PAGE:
Roger Waters says ‘dressing as SS officer’ on stage in Germany was ‘clearly’ anti-fascist statement
Roger Waters has said he is the subject of a “smear” campaign after being criticised for ”dressing as a Nazi SS officer” on stage in Berlin.
The Pink Floyd musician shocked revellers who were attening his show in Germany earlier this month when he performed while wearing a long black jacket, gloves, and a red armband adorned with hammers, rather than the Nazi swastika.
Waters, who is currently under police investigation due to the matter, has now commented on the controversy, stating on Saturday (27 May): “My recent performance in Berlin has attracted bad faith attacks from those who want to smear and silence me because they disagree with my political views and moral principles.”
According to the musician, the costume was “quite clearly a statement in opposition to fascism, injustice and bigotry in all its forms”. His show starts with a statement saying he “condemns antisemitism unreservedly”.
Waters continued: “Attempts to portray those elements as something else are disingenuous and politically motivated. The depiction of an unhinged facist has been a feature of my shows since Pink Floyd’s The Wall in 1980.
“I have spent my entire life speaking out against authoritarianism and oppression wherever I see it.”
He added: “When I was a child after the war, the name of Anne Frank was often spoken in our house, she became a permanent reminder of what happens when fascism is left unchecked. My parents fought the Nazis in World War II with my father paying the ultimate price.”
Waters’ father was killed at Aprilia, during the Battle of Anzio, in 1944 when he was just five-months old.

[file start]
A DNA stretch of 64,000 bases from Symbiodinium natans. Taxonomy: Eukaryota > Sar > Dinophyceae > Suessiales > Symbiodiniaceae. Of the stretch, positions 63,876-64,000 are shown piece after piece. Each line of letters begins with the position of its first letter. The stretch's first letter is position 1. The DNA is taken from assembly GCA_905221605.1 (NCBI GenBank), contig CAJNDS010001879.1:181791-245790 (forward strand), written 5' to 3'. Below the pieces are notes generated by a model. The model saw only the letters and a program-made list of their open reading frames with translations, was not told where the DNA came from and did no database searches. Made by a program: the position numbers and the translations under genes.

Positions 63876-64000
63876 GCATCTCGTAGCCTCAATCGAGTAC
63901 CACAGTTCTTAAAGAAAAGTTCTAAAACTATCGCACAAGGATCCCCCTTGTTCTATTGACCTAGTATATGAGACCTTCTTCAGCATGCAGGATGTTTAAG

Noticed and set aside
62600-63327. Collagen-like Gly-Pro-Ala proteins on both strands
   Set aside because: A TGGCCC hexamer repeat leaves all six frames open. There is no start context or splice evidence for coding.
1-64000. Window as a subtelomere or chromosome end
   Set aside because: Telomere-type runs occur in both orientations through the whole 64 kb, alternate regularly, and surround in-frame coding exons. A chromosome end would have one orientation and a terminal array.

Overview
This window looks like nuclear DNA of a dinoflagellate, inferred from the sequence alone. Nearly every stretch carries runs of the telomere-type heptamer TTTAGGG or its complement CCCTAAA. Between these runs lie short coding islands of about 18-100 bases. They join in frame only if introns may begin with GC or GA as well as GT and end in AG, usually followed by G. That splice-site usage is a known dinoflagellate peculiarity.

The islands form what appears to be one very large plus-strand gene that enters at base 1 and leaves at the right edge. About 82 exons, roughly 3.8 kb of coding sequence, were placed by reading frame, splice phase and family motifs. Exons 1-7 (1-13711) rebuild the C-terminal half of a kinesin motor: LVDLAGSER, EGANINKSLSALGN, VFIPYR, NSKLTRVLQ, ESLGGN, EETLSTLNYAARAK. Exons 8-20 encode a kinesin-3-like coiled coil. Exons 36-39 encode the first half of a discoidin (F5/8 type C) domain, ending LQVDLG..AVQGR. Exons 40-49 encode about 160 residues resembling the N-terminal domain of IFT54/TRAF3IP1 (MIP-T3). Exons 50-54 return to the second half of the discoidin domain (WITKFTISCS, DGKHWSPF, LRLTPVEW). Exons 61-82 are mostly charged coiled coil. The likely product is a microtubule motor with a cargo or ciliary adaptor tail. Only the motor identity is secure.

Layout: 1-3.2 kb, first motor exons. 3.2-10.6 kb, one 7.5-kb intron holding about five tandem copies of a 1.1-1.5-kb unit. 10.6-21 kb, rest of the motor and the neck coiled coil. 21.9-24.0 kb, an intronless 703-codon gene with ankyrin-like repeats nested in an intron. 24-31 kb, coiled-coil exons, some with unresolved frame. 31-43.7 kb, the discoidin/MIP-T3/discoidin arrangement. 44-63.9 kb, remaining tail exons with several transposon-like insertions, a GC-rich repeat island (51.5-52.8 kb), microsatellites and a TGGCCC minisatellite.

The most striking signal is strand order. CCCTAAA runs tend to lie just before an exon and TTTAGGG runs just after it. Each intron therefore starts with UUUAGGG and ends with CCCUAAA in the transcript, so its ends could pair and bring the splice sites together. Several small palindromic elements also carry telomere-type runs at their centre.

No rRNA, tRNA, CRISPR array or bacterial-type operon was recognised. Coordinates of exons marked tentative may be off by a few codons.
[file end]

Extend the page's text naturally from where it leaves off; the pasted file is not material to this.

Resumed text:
“Regardless of the consequences of the attacks against me, I will contineue to condemn injustice and all those who perpretrate it,” Waters concluded his statement.
Police chief inspector Martin Halweg told Jewish News: “The State Security Department at the Berlin State Criminal Police Office has initiated a criminal investigation procedure regarding the suspicion of incitement of the people (140 Paragraph four of the German criminal Code).
“The context of the clothing worn is deemed capable of approving, glorifying or justifying the violent and arbitrary rule of the Nazi regime in a manner that violates the dignity of the victims and thereby disrupts public peace. After the conclusion of the investigation, the case will be forwarded to the Berlin Public Prosecutor’s Office for legal assessment,” the police chief added.
Earlier this year, some Jewish groups called for the cancellation of Waters’ German shows. Frankfurt city council called off a planned date for the artist, claiming that he is “considered one of the most far-reaching antisemites in the world”.